Limitations and Future Directions

Although this study represents one of the largest investigations of body image in youth with craniofacial conditions and is the first to examine dimensions of body image in this population, the data are cross-sectional. Longitudinal, controlled studies are needed to understand how body image and quality of life change over time and/or represent risk or protective factors for adjustment. Additionally, youth in this sample were at various stages of treatment. Future longitudinal studies are needed to assess how body image changes pre- and post-operatively among youth with craniofacial conditions and should incorporate multi-informant, multi-method approaches (e.g., combining qualitative and quantitative assessment) to further assess body image and psychosocial functioning. Studies of factors that contribute to the development of body image satisfaction as well as disturbances and that evaluate the role that satisfaction with appearance plays in supporting adaptive functioning and resilience are also needed. Although youth in the sample were matched on age, gender, race, and BMI, socio-economic status was not assessed. However, the primary care practices used for comparison group recruitment were demographically similar to the catchment area for the craniofacial center and included both suburban and urban practices. A final limitation relates to selection bias. It is possible that participants in both groups had more concerns about body image (e.g., the study may have seemed more relevant to this group); alternately, youth with significant appearance concerns may have opted out due to shame or fear about disclosing concerns. As previously described, youth may have under-reported appearance or psychosocial problems because of the influence of social desirability. These data, however, suggest that youth in both groups presented with a range of appearance and psychosocial concerns. Adolescents in the craniofacial group were still being followed by multidisciplinary specialists. There may be important differences between youth who are still engaged in treatment versus those who opt out of treatment, either in terms of appearance perceptions or other factors (e.g., insurance coverage, family stressors) that may impact desire for and access to care.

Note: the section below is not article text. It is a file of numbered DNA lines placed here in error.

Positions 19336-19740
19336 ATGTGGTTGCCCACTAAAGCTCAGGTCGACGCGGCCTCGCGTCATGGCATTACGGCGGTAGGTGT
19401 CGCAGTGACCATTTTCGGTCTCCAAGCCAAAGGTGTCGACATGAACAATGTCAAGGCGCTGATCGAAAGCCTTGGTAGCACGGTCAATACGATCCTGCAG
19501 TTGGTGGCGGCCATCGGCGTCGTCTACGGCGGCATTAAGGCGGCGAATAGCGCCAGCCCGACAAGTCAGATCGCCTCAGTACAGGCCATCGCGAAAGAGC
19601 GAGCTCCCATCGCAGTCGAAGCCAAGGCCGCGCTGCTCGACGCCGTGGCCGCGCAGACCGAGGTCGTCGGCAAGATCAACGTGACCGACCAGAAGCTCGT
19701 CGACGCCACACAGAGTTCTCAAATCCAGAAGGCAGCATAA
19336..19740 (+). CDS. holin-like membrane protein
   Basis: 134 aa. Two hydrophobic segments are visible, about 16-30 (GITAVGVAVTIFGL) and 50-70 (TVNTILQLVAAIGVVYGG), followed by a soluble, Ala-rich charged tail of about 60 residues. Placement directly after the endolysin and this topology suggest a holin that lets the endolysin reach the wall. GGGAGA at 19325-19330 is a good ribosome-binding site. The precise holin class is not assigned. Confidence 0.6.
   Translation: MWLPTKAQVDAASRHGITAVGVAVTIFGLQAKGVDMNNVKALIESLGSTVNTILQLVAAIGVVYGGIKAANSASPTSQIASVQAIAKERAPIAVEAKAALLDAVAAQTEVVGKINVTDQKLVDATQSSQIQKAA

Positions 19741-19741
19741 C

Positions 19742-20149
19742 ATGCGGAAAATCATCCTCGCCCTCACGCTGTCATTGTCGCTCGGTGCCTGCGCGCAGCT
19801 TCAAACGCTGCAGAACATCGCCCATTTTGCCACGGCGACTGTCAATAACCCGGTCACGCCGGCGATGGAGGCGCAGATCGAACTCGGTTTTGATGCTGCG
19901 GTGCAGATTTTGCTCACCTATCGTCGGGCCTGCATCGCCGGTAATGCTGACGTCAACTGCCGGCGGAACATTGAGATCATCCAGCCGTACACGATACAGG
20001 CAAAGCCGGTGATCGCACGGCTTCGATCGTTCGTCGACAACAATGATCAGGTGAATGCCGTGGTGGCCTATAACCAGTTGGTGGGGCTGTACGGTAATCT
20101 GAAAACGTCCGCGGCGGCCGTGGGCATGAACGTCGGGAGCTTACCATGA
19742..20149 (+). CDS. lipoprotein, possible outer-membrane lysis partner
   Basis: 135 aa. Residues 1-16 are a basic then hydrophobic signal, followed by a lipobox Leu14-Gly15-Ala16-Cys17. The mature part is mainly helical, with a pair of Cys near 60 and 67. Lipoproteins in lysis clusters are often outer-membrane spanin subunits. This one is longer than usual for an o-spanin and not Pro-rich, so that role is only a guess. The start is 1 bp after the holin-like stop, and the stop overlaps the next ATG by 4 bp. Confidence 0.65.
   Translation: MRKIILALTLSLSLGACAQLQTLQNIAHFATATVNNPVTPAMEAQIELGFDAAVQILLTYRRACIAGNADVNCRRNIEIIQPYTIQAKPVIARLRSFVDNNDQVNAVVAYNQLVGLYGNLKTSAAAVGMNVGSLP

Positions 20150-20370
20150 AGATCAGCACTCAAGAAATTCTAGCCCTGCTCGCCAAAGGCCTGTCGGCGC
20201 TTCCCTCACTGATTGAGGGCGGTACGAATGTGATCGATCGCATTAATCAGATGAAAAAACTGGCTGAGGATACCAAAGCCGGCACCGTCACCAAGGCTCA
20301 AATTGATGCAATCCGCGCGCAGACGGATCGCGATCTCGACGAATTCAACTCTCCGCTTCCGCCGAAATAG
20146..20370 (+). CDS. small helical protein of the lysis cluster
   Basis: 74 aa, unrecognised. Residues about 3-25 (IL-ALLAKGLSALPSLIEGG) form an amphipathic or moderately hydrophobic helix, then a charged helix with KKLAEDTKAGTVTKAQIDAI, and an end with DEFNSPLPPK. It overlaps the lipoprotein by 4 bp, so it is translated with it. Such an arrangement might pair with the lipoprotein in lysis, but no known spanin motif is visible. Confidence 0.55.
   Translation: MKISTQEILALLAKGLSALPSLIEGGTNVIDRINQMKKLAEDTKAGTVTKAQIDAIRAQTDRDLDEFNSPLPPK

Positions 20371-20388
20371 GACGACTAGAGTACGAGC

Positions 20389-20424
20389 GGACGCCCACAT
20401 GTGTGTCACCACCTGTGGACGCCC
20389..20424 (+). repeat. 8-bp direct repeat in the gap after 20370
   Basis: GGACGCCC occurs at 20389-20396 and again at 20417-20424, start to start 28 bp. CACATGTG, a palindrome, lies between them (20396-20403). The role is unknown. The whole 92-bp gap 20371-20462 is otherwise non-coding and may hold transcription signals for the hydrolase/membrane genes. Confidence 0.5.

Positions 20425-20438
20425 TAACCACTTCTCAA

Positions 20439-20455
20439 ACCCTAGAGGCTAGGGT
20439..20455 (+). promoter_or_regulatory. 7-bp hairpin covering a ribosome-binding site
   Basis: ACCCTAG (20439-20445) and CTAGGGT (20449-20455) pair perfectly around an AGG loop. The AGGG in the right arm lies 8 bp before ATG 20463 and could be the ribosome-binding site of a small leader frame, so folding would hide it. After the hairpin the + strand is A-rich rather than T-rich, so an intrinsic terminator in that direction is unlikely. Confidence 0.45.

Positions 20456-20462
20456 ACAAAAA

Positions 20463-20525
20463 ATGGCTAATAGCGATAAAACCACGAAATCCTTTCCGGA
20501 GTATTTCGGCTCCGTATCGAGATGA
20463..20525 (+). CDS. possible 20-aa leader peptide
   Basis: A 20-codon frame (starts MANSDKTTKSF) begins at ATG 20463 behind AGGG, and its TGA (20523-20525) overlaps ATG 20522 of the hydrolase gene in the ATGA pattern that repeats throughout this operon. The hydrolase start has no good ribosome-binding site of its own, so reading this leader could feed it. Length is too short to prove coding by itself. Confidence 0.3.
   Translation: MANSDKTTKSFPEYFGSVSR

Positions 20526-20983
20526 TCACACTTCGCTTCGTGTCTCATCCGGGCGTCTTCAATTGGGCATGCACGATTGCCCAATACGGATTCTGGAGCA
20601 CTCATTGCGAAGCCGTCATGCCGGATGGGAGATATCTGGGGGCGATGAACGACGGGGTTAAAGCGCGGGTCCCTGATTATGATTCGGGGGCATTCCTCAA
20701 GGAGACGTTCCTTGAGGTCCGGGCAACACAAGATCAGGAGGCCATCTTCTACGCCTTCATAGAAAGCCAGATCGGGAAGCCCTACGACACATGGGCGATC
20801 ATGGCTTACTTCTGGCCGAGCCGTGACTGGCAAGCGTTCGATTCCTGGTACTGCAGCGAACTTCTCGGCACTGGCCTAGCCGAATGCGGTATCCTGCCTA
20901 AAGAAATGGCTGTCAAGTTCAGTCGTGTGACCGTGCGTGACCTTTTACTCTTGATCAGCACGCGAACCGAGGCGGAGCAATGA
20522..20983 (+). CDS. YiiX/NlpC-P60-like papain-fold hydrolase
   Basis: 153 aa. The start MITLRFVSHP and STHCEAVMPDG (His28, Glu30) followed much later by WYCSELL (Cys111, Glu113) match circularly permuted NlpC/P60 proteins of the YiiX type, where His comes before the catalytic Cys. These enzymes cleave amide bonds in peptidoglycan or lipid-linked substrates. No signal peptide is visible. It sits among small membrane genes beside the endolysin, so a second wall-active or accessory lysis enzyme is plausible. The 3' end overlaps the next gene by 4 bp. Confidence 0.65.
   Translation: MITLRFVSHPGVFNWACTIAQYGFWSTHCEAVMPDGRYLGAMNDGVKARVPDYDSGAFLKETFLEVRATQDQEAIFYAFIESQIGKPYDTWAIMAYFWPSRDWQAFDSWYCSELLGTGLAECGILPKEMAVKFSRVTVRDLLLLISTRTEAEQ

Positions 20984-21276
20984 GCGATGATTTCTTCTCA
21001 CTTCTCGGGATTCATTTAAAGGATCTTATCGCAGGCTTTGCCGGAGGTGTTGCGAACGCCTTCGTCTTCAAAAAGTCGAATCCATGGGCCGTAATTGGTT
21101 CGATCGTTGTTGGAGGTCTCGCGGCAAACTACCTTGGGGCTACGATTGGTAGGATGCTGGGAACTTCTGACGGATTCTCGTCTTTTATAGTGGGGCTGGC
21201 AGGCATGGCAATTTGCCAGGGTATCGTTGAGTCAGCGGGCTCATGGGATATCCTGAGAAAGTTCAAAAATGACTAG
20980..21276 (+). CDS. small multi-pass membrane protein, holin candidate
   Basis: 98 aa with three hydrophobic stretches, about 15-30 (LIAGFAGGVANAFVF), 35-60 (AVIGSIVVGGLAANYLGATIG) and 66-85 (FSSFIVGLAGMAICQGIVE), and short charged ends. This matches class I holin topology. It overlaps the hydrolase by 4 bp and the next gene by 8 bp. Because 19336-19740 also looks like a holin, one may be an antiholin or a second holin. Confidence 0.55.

Conclusions